328 Or. 487 (1999) ...................................................................................................................24
Straube v. Larson,
287 Or. 357 (1979) ...................................................................................................................24
Wampler v. Palmerton,
250 Or. 65 (1968) .....................................................................................................................23
Federal Statutes
Lanham Act, 15 U.S.C. § 1125 ..................................................................................................3, 26
State Statutes
New Hampshire UniIorm Trade Secrets Act .................................................................................19
Oregon UniIorm Trade Secrets Act ORS 646.461-646.475 et seq ..........................3, 17, 19, 21, 24
Rules
Federal Rule oI Civil Procedure 26 ...................................................................................31, 32, 33
Federal Rule oI Civil Procedure 30(b)(6) ................................................................................33, 34

Case 3:l4-cv-00332-PK Document 8 Filed 02/27/l4 Page 6 of 4l Page lD#: 70

K&L GATES LLP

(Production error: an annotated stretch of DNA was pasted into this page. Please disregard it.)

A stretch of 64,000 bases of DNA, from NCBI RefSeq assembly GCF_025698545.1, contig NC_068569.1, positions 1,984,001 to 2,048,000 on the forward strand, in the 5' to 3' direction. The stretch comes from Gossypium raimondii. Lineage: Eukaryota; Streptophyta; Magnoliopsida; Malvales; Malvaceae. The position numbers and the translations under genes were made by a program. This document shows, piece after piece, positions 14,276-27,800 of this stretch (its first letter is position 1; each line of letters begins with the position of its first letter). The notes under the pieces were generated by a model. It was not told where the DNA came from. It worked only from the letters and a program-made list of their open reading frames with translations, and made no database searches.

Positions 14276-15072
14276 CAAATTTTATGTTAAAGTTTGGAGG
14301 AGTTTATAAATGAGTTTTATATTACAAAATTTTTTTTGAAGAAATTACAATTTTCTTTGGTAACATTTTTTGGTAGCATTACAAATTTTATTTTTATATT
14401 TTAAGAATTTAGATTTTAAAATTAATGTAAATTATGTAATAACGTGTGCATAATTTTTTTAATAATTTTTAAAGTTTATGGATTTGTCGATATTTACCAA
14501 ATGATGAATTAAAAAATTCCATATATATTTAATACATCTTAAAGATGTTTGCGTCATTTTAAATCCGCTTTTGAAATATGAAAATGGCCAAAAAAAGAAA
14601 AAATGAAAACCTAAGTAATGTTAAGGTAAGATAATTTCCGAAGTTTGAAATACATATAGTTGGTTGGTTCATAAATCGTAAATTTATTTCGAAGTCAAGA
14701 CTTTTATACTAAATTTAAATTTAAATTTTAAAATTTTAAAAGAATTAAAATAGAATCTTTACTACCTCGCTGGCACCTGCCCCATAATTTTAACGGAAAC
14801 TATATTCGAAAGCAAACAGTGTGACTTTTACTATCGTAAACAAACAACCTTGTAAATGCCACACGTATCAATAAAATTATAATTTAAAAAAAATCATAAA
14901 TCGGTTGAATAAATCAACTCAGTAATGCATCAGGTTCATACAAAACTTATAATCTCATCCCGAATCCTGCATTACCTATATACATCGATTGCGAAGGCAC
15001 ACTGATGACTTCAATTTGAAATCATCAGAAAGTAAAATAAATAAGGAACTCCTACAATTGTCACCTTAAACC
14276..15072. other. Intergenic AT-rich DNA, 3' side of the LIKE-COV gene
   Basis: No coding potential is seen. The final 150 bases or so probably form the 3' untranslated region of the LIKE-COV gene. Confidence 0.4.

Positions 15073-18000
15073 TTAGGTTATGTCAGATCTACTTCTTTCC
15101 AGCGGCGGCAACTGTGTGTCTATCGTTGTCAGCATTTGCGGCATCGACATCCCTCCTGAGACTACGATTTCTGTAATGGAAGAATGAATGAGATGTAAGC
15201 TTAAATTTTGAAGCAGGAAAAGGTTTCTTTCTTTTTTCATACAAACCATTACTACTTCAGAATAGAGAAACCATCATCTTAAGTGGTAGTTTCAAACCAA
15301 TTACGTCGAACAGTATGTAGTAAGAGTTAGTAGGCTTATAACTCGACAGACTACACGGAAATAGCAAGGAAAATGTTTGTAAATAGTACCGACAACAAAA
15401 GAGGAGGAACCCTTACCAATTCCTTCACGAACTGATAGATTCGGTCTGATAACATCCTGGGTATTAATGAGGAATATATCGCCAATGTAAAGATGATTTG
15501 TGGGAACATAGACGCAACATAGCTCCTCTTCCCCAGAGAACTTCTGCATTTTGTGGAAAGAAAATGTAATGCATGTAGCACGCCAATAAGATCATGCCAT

ONE SW COLUMBIA STREET
SUITE 1900
PORTLAND, OR 97258
TELEPHONE: (503) 228-3200

PlaintiIIs Carbon Audio, LLC ('Carbon Audio¨ or 'Carbon¨) and Headbox, LLC, d/b/a
Boomphones ('Boomphones¨ and, collectively, 'PlaintiIIs¨) hereby seek an emergency
temporary restraining order preventing DeIendant Monster, Inc. ('Monster¨) Irom introducing to
the market and/or otherwise promoting a Bluetooth speaker it calls the 'Superstar.¨ PlaintiIIs
Iurther seek expedited discovery in this matter.
INTRODUCTION
PlaintiII Carbon Audio is a Portland technology start-up success story. Founded in 2011,
the company has made waves in the audio industry in just a Iew short years with creative
wireless speaker products incorporating cutting edge technology. The company is relatively
small, but its ideas are big. As the electronics review website Digital Trends recently noted:

Carbon Audio is not what we would call a bandwagon company.` While others
crank out oII-the-shelI, cookie-cutter products all will-nilly to get in on trending
categories like headphones and Bluetooth speakers, Carbon Audio keeps it
unique. The company takes time to step back, Iigure out how to Iill a need, and